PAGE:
Subject: Weird, weird fly in Wisconsin.
Location: Wisconsin, USA
June 25, 2012 3:24 pm
Hi there,
Do you have any idea what the heck this is? I found it in my window — it’s about 1” long, very hefty. Apparently dipteran. This creature has a weird thing sticking out of the front of its head (mouthparts? emerging parasite?) and a couple of black upright ”fins” on its back just forward of the wing bases.
I’m an amateur entomologist and I’ve never seen the likes of this blighter before.
Thanks, and I’m interested in what you come up with!
Best wishes,
Signature: Rhian

Bot Fly

Dear Rhian,
This is some species of Rodent Bot Fly in the genus
Cuterebra.  Bot Flies are parasitic flies.  BugGuideprovides this graphic description of their life cycle:  “Females typically deposit eggs in the burrows and “runs” of rodent or rabbit hosts. A warm body passing by the eggs causes them to hatch almost instantly and the larvae glom onto the host. The larvae are subcutaneous (under the skin) parasites of the host. Their presence is easily detected as a tumor-like bulge, often in the throat or neck or flanks of the host. The larvae breathe by everting the anal spiracles out a hole (so they are oriented head-down inside the host). They feed on the flesh of the host, but only rarely does the host die as a result.”  We are copying Jeff Boettner to see if he is able to provide a species identification for us.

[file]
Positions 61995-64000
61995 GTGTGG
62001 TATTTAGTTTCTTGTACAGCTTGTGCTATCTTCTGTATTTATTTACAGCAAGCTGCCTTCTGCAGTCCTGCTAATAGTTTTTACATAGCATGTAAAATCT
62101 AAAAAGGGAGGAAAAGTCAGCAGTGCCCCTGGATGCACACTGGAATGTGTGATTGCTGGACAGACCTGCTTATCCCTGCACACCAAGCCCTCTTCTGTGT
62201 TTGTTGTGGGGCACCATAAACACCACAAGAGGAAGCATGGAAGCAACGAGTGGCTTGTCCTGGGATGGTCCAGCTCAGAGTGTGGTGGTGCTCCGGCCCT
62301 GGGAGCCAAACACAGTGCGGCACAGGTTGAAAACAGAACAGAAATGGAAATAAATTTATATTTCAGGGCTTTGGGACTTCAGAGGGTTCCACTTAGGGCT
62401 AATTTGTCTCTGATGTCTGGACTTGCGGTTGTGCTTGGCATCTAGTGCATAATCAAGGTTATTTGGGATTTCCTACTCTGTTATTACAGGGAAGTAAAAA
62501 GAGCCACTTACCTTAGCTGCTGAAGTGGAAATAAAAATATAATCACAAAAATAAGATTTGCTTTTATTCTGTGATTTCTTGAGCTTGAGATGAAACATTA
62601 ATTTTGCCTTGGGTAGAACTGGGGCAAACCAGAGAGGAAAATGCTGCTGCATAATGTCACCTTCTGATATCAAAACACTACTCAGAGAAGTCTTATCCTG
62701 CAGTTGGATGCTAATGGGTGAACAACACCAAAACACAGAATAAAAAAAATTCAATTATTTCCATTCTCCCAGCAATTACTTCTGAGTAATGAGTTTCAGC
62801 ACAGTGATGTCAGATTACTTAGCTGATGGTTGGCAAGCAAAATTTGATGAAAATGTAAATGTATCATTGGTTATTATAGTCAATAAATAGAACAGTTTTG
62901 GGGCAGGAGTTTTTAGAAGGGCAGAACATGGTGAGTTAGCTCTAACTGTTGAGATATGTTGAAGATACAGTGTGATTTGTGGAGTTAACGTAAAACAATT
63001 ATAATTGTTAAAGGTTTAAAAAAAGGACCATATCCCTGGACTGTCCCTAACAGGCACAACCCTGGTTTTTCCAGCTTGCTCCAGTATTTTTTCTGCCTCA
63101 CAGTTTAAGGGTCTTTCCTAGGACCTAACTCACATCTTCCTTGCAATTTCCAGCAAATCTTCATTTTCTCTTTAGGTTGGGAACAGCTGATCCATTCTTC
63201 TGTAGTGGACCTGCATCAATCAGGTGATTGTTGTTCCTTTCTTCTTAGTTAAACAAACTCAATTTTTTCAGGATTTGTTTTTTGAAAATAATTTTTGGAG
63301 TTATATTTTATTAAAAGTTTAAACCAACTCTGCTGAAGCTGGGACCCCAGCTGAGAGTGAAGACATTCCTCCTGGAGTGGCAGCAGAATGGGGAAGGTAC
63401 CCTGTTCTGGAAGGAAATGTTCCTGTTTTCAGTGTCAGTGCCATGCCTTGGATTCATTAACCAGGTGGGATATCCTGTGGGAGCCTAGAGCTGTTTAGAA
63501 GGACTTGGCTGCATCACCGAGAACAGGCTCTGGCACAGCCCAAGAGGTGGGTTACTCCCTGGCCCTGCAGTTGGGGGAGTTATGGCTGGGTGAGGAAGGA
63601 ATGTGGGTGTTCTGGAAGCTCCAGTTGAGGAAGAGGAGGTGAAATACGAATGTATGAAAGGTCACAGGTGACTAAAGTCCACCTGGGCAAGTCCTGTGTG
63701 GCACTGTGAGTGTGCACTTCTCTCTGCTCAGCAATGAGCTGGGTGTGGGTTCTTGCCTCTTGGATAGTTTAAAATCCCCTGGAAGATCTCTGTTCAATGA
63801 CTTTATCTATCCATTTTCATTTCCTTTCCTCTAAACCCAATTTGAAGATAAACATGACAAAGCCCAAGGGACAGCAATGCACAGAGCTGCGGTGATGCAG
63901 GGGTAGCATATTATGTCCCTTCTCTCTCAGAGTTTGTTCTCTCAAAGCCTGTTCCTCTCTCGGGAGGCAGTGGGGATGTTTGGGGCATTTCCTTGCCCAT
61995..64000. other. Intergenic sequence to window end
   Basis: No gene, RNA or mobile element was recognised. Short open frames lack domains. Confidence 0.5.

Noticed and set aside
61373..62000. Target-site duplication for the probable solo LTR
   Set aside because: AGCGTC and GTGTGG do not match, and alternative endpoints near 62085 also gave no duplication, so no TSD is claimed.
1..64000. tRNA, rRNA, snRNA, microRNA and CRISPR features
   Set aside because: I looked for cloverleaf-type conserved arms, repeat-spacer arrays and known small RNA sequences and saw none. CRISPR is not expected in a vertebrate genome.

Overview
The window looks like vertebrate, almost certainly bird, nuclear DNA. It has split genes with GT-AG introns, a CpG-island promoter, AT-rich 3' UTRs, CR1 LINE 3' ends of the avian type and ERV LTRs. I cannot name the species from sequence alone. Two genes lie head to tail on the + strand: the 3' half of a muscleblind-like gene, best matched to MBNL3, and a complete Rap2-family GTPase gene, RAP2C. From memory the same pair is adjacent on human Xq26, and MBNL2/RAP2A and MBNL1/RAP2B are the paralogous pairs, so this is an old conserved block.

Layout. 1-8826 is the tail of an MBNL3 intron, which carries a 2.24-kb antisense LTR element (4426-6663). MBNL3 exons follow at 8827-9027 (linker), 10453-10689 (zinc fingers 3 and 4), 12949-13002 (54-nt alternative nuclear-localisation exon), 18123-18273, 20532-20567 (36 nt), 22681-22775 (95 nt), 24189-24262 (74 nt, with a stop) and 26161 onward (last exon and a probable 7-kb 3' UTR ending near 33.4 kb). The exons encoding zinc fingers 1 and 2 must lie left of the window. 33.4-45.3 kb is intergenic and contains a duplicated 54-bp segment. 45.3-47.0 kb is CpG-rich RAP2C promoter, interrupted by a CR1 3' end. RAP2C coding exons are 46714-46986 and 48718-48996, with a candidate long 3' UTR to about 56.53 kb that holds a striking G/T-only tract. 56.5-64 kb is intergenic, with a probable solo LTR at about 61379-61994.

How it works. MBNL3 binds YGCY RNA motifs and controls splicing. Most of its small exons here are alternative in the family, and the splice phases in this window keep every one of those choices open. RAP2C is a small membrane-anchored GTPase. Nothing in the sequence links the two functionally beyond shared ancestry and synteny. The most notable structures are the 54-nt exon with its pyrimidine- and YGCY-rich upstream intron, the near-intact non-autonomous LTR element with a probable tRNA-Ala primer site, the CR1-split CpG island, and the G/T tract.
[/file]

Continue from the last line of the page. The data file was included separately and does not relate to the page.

Bot Fly

Dear Daniel,
Thanks very much for the I.D. on that peculiar creature! The pictures in the link you sent look exactly like it, right down to the “fins” on the back (which I suppose are some kind of halteres?). That’s certainly a bizarre life cycle for a strange looking creature; for some reason, I thought bot flies were mostly tropical.
Thanks again, and keep up the good work with the site! 🙂
Best wishes,

Jeff Boetner replies
Hi Daniel and Rhian,
Great shots. Yes, a Cuterebra botfly, this is one of the Cuterebra fontinella bots. You have two subspecies of this bot in WI, Cuterebra fontinella fontinella, which uses white footed mice as a host, and Cuterebra fontinella grisea, which uses deer mice as a host. The one you photographed is very freshly emerged, the wierd face is from a balloon like structure that inflates to help push the fly out of the pupal case, and then it gets reabsorbed back into the face. These guys don’t feed as adults so have no real mouth parts.
It is hard for me to do this one to species, but if you hung onto it, it might get better coloring after it has been alive for a few days. So if you can keep it alive, (they don’t feed so easy to keep), post another picture once the brown turns to white and black. I don’t see these this fresh, very often, unless I have reared one. Very fun to see.
I am doing dna work on bots, and I would be interested in the specimen. I don’t have dna from WI specimens, and still missing grisea if it turns out to be that one? Yours is female for sure from the spacing between the eyes.
Thanks for posting. And thanks for the forward Daniel. Love you site!
Jeff Boettner
Plant, Soil and Insect Sciences

Location: Wisconsin

2 Responses to Bot Fly

  1. Antikythera says:

    Horse owners can tell you that botflies do exist in temperate places. We used to see their eggs all over our horses’ legs in the summer. They were little tiny yellow nits and they had to be scraped off with a blade.

  2. Troy Meyers says:

    I wonder if you know why the halteres are so big, if they are really halteres, that is. Do they serve a different function in botflies than other flies?

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